Friday, January 25, 2008

Thrombophlebitis is phlebitis (vein inflammation) related to a blood clot or thrombus. When it occurs repeatedly in different locations, it is known as "Thrombophlebitis migrans" or "migrating thrombophlebitis".

Thrombophlebitis Causes, incidence, and risk factors
The following symptoms are often (but not always) associated with thrombophlebitis:

pain in the part of the body affected
skin redness or inflammation (not always present)
swelling (edema) of the extremities (ankle and foot) Symptoms
The health care provider makes the diagnosis primarily based on the appearance of the affected area. Frequent checks of the pulse, blood pressure, temperature, skin condition, and circulation may be required.
If the cause is not readily identifiable, tests may be performed to determine the cause, including the following:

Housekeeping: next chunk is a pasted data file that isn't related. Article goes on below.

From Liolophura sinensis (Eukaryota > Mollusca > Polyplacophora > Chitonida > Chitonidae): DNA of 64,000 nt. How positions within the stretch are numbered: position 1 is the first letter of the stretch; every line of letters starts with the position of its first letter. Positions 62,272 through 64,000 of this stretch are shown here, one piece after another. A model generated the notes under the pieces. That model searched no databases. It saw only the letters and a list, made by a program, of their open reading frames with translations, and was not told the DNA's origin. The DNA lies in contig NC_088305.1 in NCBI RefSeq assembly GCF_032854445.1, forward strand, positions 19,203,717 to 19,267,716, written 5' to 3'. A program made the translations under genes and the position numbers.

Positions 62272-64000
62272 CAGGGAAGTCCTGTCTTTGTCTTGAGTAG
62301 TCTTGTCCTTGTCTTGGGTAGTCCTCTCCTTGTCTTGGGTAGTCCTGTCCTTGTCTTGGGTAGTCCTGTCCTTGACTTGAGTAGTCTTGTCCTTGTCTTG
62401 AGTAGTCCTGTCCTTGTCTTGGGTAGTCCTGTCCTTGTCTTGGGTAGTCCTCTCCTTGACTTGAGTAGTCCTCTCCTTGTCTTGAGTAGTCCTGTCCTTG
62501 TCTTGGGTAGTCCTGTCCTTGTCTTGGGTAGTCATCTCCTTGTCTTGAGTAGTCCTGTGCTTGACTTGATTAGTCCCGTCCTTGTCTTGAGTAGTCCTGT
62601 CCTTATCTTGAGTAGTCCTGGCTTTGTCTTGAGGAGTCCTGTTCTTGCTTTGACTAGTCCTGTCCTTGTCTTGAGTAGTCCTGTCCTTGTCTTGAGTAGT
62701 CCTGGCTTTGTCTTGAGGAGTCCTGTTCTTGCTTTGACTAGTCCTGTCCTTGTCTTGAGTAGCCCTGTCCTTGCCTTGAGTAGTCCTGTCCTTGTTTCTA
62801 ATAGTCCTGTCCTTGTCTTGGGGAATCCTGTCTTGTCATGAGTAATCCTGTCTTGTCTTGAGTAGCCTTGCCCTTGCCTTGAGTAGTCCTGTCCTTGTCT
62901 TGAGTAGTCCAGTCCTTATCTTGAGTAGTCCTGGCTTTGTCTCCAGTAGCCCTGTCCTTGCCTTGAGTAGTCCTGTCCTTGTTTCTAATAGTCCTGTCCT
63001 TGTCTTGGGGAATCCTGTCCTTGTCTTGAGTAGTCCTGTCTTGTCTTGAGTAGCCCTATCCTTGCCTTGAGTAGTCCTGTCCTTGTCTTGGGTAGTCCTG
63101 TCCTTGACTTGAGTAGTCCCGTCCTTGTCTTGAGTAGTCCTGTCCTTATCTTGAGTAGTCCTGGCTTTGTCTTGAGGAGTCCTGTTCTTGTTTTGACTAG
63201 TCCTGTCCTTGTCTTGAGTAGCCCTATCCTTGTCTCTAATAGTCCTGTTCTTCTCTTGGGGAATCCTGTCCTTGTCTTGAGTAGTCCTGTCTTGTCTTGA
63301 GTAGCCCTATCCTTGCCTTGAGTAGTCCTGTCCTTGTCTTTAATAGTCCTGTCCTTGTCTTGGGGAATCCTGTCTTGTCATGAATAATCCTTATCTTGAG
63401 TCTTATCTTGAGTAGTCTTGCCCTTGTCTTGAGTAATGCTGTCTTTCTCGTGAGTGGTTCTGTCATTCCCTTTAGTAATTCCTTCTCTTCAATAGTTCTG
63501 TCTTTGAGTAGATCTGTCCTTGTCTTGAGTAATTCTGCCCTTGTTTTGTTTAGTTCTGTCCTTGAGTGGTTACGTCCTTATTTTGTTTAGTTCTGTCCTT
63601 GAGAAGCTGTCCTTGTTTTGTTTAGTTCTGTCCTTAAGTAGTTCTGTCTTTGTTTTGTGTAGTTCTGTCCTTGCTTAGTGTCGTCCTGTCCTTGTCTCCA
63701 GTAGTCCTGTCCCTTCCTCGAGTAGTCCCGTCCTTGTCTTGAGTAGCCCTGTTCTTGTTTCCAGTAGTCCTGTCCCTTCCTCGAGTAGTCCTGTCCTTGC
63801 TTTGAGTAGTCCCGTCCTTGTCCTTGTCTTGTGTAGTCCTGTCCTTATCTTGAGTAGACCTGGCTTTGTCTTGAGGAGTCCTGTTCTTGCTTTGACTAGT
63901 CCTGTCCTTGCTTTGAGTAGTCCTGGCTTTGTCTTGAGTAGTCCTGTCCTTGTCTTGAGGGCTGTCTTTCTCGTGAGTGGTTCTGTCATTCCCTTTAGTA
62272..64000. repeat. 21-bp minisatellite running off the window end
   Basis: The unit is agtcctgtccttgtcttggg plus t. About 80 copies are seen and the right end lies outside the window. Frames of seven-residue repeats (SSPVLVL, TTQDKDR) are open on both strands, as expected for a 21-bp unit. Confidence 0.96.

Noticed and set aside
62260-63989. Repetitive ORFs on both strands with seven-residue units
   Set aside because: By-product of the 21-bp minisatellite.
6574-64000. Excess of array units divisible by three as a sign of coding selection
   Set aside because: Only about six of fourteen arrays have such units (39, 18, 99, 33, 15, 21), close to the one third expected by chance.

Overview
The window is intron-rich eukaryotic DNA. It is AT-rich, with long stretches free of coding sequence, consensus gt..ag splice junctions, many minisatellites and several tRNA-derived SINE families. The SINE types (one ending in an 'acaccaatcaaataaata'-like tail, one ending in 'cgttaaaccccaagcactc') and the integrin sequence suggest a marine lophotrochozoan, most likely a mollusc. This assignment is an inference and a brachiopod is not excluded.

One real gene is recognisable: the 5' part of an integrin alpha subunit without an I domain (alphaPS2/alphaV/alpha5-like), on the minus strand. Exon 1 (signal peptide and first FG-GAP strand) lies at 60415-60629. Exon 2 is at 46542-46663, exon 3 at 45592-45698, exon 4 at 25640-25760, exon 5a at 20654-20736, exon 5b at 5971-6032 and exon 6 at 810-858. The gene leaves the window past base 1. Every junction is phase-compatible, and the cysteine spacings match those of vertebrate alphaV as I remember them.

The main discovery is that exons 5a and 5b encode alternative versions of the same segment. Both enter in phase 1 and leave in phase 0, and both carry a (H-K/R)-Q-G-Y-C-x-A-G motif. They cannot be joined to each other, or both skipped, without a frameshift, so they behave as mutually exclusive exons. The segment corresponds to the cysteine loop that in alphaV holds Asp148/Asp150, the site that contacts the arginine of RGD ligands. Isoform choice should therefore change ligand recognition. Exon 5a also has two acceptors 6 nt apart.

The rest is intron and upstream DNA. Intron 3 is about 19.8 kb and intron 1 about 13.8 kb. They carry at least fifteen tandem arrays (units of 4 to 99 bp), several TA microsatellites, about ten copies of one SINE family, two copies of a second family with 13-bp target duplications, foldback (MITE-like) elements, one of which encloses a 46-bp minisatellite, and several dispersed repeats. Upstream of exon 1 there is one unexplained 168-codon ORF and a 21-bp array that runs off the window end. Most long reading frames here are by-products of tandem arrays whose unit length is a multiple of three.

Doppler ultrasound
Extremity arteriography
Blood coagulation studies Signs and tests
For more specific recommendations, see the particular condition. In general, treatment may include the following:
The patient may be advised to do the following:


  • analgesics (pain medications)
    anticoagulants or blood thinners to prevent new clot formation
    thrombolytics to dissolve an existing clot
    nonsteroidal anti-inflammatory medications (NSAIDS) such as ibuprofen to reduce pain and inflammation
    antibiotics (if infection is present)
    Support stockings and wraps to reduce discomfort
    Elevate the affected area to reduce swelling.
    Keep pressure off of the area to reduce pain and decrease the risk of further damage.
    Apply moist heat to reduce inflammation and pain.
    Surgical removal, stripping, or bypass of the vein is rarely needed but may be recommended in some situations. Treatment
    Thrombophlebitis and other forms of phlebitis usually respond to prompt medical treatment.

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